oooh you'd miss the archiseek sarcasm if you haven't been on in a few wks.!wearnicehats wrote:leaving aside your rapier wit for a second -
(tho admit guilty also)
Bago wrote:cash converters on the corner of Thomas and Meath street's gotten a lick of paint, bring sunglasses and a sick bucket. Leagues ahead in the shopfront race to the bottom.
thebig C wrote:Was the building rendered or faced in brick? I always think its a crime when somebody paints over the brick frontages of Georgian/Victorian buildings.......for which they should be punished by being beaten to death with a shovel! JK. Seriously, nothing spoils a buildings context and appearance more then a dodgy paint job.
GrahamH wrote:The biggest and most important investment Thomas Street is ever likely to see for at least a decade is being planned right now, with works potentially beginning as early as a few months' time. Yet there is what must be bordering on zero public awareness of it. It is the construction of the Thomas Street - James's Street Quality Bus Corridor, currently at public consultation stage.
Some plans can be viewed here.
Great aerial pic, showing the 19th-century type density that survived in backlands of the city behind streets up to the '60s, before so much clearing out for surface parking. As an example of a backland structure alone, the national school is worth keeping. I hope something can be done with it eventually.GrahamH wrote:An aerial view of the Meath Street school from about 1960, with its roof and chimneys intact. What a fine building it was.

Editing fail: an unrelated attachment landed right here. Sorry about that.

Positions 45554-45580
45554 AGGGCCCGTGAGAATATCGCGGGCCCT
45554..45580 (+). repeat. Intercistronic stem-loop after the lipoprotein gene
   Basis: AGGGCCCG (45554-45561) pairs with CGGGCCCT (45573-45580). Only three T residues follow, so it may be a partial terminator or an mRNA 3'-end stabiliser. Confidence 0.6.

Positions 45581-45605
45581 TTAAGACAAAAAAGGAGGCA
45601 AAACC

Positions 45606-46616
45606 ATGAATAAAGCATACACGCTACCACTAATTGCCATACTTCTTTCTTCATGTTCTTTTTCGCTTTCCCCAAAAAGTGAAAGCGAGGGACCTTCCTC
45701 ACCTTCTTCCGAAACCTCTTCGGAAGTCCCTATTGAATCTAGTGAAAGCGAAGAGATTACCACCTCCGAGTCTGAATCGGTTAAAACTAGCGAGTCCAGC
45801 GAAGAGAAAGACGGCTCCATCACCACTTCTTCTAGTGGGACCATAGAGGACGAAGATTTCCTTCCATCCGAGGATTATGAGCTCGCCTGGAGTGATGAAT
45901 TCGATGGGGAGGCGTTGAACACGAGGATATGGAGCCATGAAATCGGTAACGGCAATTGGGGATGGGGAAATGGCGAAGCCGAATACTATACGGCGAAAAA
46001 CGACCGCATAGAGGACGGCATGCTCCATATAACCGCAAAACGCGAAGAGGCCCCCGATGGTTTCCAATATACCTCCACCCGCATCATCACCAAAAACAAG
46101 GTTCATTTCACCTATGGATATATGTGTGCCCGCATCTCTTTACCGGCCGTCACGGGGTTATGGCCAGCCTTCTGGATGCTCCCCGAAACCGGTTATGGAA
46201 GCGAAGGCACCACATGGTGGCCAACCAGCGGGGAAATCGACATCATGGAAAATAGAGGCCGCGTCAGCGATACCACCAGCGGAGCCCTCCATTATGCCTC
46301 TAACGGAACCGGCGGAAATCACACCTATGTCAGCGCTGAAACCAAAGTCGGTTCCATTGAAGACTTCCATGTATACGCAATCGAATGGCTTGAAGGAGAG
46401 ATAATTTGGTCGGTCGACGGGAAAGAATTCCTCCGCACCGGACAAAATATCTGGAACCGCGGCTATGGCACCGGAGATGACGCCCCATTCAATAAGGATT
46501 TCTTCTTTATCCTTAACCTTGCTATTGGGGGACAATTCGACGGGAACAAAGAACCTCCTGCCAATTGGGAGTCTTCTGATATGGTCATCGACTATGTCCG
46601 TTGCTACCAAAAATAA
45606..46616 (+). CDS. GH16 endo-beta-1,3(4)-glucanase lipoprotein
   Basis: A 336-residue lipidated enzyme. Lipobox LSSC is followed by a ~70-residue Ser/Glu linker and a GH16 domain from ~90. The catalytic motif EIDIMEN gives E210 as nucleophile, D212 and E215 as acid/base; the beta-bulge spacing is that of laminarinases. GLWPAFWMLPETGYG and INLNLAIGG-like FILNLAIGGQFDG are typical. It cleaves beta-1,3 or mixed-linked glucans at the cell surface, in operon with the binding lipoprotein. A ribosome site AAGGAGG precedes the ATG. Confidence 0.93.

gunter wrote:from today's Irish Times commercial property section:
Some questions immediately spring to mind:
Why would Digital Hub, a state agency tasked with creating a physical nucleus for the nebulous notion of a 'knowledge economy', want to dispose of the key central section of their flagship property holding on the south side of Thomas Street, . . . . . and advertise it as nothing more than a ''Prime Development Site'' ?
Why would an outfit [presumably with access to professional advice] attempt to flog 'a prime development site' at this particular juncture, just as we seem to be in sight of the floor of the deepest property slump in history?
How and when exactly did Dublin City Council become partners in the Digital Hub?
They'll probably try and present this as an opportunity for 'development partners' to come and share in the on-going dynamic success of Digital Hub, but it looks a lot more like the first quiet step in an exit strategy, a sign that the whole concept of a 'Digital Hub' is effectively over and that the agency itself is essentially folding it's tent and slumping away. In the circumstances, is it appropriate to ask ourselves, what is the legacy of the 'Digital Hub'?
Well I suppose we did accumulated a series of bizarre, grandiose and utterly inappropriate development schemes that will amuse and entertain architecture buffs for years to come, but at the same time we've witnessed the shameful deterioration [in state hands] of virtually all but one of the Digital Hub Thomas Street properties [several of them supposedly 'Protected Structures'] that together make up this wonderfully varied and hugely valuable streetscape. Arguably, no street in Dublin is better placed than Thomas Street to illustrate the whole complex heritage of this city, the depth in the record of our built heritage, the drama and tragedy in our history.
Not working with the grain is where this all went wrong in the first instance. That has to be the lesson we take from this. Digital Hub could have been magnificent, it could have been a master class in urban regeneration injecting high-tech energy into a historic location with each gaining from the other in a synergy of renewal, but that wouldn't have left room for all the blundering clueless gobshites that always seem to pop up at the controls in situations like this when golden opportunities seemed to be just about to present themselves.